In the days immediately after release of the infamous “Hollywood Access” video, a lot of Republicans were grappling over the fate of their presidential candidate and, indeed, their party.
It put a lot of good people in a quandary as they tried to explain (1) their repulsion at Donald Trump’s words on the video and (2) their great desire to elect a Republican to the presidency on Nov. 8.
Some went so far as to suggest that Trump remove himself from the ticket and let Mike Pence take his place– a solution that, made a month before election, seemed wholly impractical and, worse, an invitation to certain defeat.
Two of those who wanted Trump removed – lawyer Scott Grant and political scientist Bruce Peabody – offered a third solution in an op-ed piece that appeared in the Oct. 10 Wall Street Journal. It carried the headline, “A Path to President Pence.”
Digital Access for only $0.99
For the most comprehensive local coverage, subscribe today.
As they noted, it would be impractical for Trump to remove himself. Ballots have been printed and many states are knee-deep into early voting.
So they presented a third way –a serious proposal, I guess, but one that sounded like a political contraption designed by Rube Goldberg, filled with pretzellike contortions that only reinforce what a strange election year this has been.
The authors wanted Trump to remain at the top of the ticket, but to agree well in advance (yesterday, if not sooner, I guess) that he would resign on Jan. 20, 2017, minutes after taking the oath of office. That would immediately turn the White House over to Vice President Pence.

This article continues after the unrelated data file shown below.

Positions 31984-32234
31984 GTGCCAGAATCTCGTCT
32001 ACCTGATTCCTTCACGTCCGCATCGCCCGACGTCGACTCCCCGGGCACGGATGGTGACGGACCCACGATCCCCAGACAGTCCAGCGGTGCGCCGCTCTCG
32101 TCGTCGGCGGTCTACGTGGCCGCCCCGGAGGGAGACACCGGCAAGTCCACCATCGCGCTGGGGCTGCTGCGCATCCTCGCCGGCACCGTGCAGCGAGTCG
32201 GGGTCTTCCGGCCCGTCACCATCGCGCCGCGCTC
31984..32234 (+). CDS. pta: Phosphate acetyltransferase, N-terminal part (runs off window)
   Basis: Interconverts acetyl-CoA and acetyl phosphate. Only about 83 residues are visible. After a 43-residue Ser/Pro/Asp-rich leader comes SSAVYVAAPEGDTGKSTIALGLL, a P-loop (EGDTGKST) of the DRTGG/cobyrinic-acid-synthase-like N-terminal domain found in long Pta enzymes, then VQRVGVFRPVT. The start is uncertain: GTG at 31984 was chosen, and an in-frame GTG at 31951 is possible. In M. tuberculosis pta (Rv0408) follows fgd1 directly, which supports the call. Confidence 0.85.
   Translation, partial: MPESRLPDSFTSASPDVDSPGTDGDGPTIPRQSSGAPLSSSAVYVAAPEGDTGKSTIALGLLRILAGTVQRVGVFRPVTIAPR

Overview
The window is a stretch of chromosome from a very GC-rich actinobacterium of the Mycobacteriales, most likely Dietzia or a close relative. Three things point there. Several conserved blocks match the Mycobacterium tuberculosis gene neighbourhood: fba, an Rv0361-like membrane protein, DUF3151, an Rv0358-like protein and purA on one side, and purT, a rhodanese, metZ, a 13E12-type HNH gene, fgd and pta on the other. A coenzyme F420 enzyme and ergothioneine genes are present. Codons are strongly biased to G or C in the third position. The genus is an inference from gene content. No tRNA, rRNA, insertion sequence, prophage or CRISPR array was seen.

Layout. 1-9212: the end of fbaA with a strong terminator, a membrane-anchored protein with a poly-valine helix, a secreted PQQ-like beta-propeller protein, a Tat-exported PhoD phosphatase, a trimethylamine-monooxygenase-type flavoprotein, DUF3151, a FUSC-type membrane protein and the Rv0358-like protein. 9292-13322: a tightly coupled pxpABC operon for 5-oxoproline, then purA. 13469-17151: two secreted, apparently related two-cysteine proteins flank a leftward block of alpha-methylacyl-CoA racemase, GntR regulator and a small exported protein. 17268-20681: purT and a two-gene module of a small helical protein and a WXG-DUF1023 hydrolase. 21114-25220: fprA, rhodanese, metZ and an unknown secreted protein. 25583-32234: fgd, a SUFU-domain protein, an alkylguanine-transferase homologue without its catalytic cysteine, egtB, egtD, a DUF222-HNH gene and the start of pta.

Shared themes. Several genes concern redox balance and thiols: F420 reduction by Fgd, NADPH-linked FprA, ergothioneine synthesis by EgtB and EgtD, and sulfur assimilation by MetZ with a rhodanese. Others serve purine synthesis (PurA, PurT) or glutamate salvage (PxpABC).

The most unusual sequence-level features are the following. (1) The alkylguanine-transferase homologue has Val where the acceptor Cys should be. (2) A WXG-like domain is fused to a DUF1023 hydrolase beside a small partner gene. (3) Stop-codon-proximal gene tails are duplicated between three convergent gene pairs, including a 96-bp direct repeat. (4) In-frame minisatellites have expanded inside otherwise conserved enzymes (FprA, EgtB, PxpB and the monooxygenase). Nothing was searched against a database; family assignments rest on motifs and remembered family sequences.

What makes them think Trump, even if he agreed to any of this, would follow through?
Well, see, if he doesn’t we can just threaten to have Congress impeach him.
That mere threat will surely bring a President Trump to his knees, though even the authors don't know if “refusing to uphold a resignation pledge” is an impeachable offense. Welcome to the Supreme Court, laddies.
The authors go on to say that Pence should name his own vice presidential successor ahead of the election “giving voters greater confidence in Mr. Trump’s commitment to follow through with the resignation plan.”
The beauty of this proposal, the authors say, again in all sincerity, is that “Americans inclined to vote Republican but who are unwilling to support Mr. Trump would be able to vote for him in name only, with the understanding that he was just a placeholder.”
That last makes me wonder if these two learned men have been following the 2016 election.
Donald Trump as “just a placeholder?” Even a Rube Goldberg contraption would never have dared to go so far.
Contact Bob Bestler at firstname.lastname@example.org.